The New York City Comptroller’s office is recommending marijuana legalization, finding that taxing and regulating the substance would generate revenue of $400 million annually and have even more significant social justice benefits.
“Regulating marijuana would keep thousands of New Yorkers out of the criminal justice system, offer relief to those suffering from a wide range of painful medical conditions, and make our streets safer by sapping the dangerous underground market that targets our children. As if that weren’t enough, it would also boost our bottom line,” said Comptroller John Liu.
Liu commissioned a report on the benefits of a legalization scheme that includes a provision for medical marijuana, and the removal of all criminal penalties for possession of up to one ounce of pot. The plan envisioned by Liu is similar to that passed by ballot initiative in Colorado and Washington in November, but also incorporates legalization of medical marijuana (which exists under separate laws in Colorado, Washington, and 18 other states). Private dispensaries would be licensed and charged fees, and sales and excise taxes would be imposed. Use of marijuana in public and while driving would be prohibited. In addition to the estimated $400 million in revenue this would generate, the report estimated that the move could save $31 million in law enforcement costs. He proposed using the funds generated to reduce tuition for City University of New York colleges by as much as 50 percent.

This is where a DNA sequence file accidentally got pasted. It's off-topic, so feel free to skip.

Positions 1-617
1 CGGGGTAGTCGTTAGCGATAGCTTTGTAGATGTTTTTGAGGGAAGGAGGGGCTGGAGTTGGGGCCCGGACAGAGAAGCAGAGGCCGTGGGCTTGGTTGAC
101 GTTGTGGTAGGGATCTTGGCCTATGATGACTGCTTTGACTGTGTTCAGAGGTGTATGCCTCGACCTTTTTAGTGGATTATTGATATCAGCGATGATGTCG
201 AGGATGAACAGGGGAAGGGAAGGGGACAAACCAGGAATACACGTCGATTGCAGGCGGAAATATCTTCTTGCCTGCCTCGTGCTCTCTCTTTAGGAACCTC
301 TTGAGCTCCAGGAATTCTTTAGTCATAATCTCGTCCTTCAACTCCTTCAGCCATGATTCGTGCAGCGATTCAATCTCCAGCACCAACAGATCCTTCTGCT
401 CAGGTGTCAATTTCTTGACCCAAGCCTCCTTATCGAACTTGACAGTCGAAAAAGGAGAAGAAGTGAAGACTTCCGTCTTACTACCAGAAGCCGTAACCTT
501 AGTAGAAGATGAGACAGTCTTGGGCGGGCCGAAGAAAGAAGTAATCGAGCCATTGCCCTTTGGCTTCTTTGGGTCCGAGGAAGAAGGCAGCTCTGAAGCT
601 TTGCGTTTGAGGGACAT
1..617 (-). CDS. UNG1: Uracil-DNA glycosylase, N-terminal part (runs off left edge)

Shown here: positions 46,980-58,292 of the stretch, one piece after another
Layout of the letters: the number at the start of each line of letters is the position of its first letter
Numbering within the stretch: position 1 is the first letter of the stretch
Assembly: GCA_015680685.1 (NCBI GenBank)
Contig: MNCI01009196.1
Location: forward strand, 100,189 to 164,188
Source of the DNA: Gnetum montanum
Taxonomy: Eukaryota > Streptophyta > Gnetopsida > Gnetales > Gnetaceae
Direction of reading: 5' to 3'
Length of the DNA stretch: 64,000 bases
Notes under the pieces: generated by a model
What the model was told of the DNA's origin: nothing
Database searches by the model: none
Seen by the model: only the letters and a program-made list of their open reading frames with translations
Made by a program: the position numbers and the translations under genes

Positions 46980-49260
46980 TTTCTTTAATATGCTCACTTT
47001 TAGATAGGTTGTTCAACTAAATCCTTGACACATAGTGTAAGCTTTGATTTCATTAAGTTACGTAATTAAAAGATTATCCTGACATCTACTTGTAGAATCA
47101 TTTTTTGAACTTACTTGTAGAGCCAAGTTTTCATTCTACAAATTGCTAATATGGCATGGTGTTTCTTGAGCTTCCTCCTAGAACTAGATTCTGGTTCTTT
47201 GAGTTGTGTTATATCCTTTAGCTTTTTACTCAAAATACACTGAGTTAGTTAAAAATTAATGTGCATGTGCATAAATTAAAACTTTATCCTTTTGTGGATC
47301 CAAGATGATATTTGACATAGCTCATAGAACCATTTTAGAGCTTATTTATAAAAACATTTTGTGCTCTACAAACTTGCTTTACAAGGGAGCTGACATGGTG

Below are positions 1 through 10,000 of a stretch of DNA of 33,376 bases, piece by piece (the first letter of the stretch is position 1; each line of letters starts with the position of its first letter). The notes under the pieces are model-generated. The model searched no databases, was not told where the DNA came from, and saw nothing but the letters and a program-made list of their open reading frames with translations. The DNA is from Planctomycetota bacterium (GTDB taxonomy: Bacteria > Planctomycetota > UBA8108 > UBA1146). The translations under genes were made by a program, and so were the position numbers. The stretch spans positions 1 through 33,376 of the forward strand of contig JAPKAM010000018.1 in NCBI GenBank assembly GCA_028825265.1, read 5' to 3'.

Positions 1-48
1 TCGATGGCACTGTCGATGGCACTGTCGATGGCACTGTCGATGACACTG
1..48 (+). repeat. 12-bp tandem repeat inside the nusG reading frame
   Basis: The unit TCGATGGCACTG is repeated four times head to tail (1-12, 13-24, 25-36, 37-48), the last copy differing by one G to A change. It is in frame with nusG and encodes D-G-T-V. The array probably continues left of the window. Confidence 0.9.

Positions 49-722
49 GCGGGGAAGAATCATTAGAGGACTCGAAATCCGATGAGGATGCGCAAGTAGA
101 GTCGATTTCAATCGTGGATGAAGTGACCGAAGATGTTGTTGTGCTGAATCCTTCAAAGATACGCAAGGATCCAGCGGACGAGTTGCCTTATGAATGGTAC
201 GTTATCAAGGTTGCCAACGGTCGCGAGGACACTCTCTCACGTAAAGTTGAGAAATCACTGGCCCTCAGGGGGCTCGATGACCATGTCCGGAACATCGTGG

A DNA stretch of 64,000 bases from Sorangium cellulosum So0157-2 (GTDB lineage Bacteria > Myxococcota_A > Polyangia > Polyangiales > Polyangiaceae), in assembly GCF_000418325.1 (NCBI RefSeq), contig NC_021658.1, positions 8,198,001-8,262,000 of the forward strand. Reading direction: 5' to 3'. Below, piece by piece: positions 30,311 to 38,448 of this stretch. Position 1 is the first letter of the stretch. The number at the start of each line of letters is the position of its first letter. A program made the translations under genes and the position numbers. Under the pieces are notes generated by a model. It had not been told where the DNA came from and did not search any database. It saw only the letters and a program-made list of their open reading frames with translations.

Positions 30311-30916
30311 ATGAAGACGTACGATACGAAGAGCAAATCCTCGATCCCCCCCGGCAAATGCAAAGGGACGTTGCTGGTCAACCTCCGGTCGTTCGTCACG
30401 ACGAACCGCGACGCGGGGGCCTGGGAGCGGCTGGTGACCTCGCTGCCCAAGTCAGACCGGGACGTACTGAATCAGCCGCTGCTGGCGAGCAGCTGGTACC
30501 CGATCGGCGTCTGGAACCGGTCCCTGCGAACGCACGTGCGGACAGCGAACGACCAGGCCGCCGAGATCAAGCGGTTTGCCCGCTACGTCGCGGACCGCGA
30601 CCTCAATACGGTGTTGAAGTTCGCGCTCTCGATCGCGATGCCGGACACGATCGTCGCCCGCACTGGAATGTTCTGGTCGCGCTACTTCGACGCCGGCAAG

The report comes on the heels of a groundbreaking federal court ruling Monday finding that the New York Police Department engages in unconstitutional racial profiling when officers aggressively stop-and-frisk. Most stops result in no arrest, but among those that do, the most common grounds for arrest is marijuana. This is so even though marijuana possession is already decriminalized in New York, unless it is in public view. Reports suggest that police are arresting New Yorkers after asking them to take marijuana out of their pockets pursuant to a stop and frisk, and then considering it in “public view.” New York arrests more people for marijuana than any other state, according to the Drug Policy Alliance. Liu’s report noted that African Americans and Latinos bear the brunt of disproportionate marijuana arrests.
But a measure to legalize marijuana may have to come from the state, not the city. And state bills to legalize medical marijuana, as well as extend decriminalization to marijuana in “public view” have failed. A legalization measure like the one Liu envisions would be even more expansive than either of these, not only removing criminal penalties for minor possession, but also creating a legal mechanism for producing and selling marijuana, regardless of whether it is for medical use.
Momentum is building for a public health-based approach to drug policy, as Attorney General Eric Holder announced Monday he would institute a policy of seeking lower sentences for some low-level drug offenders. In an interview leading up to the announcement, Holder said the War on Drugs has led to the “decimation of certain communities, in particular communities of color.” The U.S. Sentencing Commission is also meeting this week, and is expected to consider recommending lower sentences in its guidelines.
Law enforcement tactics are also a running theme in the mayoral race. While Mayor Michael Bloomberg (I) has remained a stalwart defender of stop-and-frisk and opponent of marijuana legalization, most of the Democratic candidates support scaling back the stop-and-frisk program. Other candidates have previously supported state measures to limit marijuana prosecutions.